DR. DAN L. EDMUNDS asked:
Within the structure of the family are certain rules that are established that the members are to adhere to. These rules may not always be sensible, but nonetheless become a part of how the family operates. They are generally known, whether or not they always be followed. It is dependent on who is in control and what the consequences are for violation whether the family members adhere to the established rules of conducting themselves.
Children have moments of looking at themselves apart from the established structure. This becomes more pronounced in the teen years. This can become a major source of contention inwardly where the child sees himself in a way that may not meet to the approval of the family structure. The structure where authoritarianism reigns may shun the thought and creative expression of the child leading to repression of independent thought and action. The child is expected to do those things which protect and preserve the family structure. The structure may be faulty, but nonetheless it is maintained, at times violently so. Being a deviant from the structure can have dire consequences for the child, from within the family structure itself and as a result of the energies wasted in a struggle to change something where they have not been empowered to evoke change. They are left only to comply. Their unhappiness and discontent will be ignored to preserve the ‘integrity of the family structure.”
Often there exists the situation of self fulfilling prophecies within certain structures. What one hears they unfortunately become. If a child is told that he is a certain way, and this becomes a repetitive message, it is likely he will behave in like fashion. The child may repeat the very language he hears, not necesarily knowing its meaning, but knowing it conveys a feeling and can be used as a defense.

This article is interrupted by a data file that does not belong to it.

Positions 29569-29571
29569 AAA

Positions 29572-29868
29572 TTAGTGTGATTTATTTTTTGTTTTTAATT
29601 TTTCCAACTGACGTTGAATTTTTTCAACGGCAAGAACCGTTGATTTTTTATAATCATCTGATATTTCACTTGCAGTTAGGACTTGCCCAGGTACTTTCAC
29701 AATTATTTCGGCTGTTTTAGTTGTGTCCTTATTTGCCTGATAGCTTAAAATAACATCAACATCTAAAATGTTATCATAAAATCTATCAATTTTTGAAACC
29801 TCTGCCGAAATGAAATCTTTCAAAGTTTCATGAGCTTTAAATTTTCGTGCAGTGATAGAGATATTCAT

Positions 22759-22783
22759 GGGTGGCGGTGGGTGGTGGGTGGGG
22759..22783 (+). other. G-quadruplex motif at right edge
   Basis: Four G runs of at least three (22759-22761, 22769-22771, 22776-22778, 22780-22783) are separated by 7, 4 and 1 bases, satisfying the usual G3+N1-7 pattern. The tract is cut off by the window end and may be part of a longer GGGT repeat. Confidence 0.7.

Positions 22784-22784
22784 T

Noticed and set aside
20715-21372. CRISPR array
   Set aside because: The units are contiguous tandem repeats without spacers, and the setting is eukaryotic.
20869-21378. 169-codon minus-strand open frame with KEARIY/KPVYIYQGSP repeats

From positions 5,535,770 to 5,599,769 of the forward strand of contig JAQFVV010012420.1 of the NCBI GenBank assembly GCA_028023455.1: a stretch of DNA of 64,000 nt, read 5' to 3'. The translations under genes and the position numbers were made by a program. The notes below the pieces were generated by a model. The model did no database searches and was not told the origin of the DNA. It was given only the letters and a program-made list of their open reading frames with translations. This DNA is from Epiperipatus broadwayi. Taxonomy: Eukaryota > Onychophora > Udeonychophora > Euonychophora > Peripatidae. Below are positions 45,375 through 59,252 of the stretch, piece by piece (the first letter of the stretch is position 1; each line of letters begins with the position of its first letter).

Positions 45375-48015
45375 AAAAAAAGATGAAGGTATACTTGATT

There exists at times in families, one who will do all possible to preserve the structure, no matter how dysfunctional it may be. This person often utilizes an authoritarian stance and expects their children to respect them solely for the sake of their presumed authority. Their objective is control, and the independent or creative nature of the child is looked upon as a deficit. The child’s only voice is to be the parental voice, if it is not, punishment will certainly come. This person is many times a person who implies the idea of ‘do as I say” but not necessarily as they do. This creates despair in the child, leading to states of hopelessness and depression. They may begin to question their sense of self, their own identity. They become anxious, fearful children who appear timid because they dare not speak something which could bring them punishment from the authority in charge of the structure. This learned behavior begins to manifest outside the family structure as well, as these are the children who then become easily swayed by peer influence. These are the children who do not really know themselves so they adopt the traits of those around them, seeking to gain acceptance and a sense of belonging. They are thus always victims of control. Once they branch out from the control of the authoritarian parent, they are bound to be controlled by some other party who will influence their decisions and deprive them of critical thought. They may not realize they are being controlled, thinking they are somehow apart because they belong to a ‘clan’ who dresses this different way or that, but nonetheless they are under the control of something or someone. These children are usually the underachievers. They are not sure of what to strive for, thus they often do not strive at all. They allow life to merely ‘happen’ rather than taking charge themselves.
The overacheiver is one bound by feelings of inadequacy and this often takes its roots in the familial structure. It is often in these situations where there exists a force within the family who has defined the rule of what it means to be ‘successful’. There is the constant pressure and drive to have the child to conform to expectations. Those with this structure in place highly value competitiveness. The siblings are often competing for attention for one another. It is often the only child or the firstborn who is placed in the glorified role. If they meet the expectation, they are heaped with praise, if they do not, they are likely to be cast aside. Once cast aside, or in the worst case, cut off from the family, they often enter into depressed states. They may seek various avenues to mask their feelings of inadequacy. These feelings of inadequacy may impair their future relationships. They may become those always striving for an unreachable ideal, always slightly out of reach. They cannot fully accept themselves in the present moment, but always want to be gaining or achieving more. They become individuals whose level of dissatisfaction can become immense.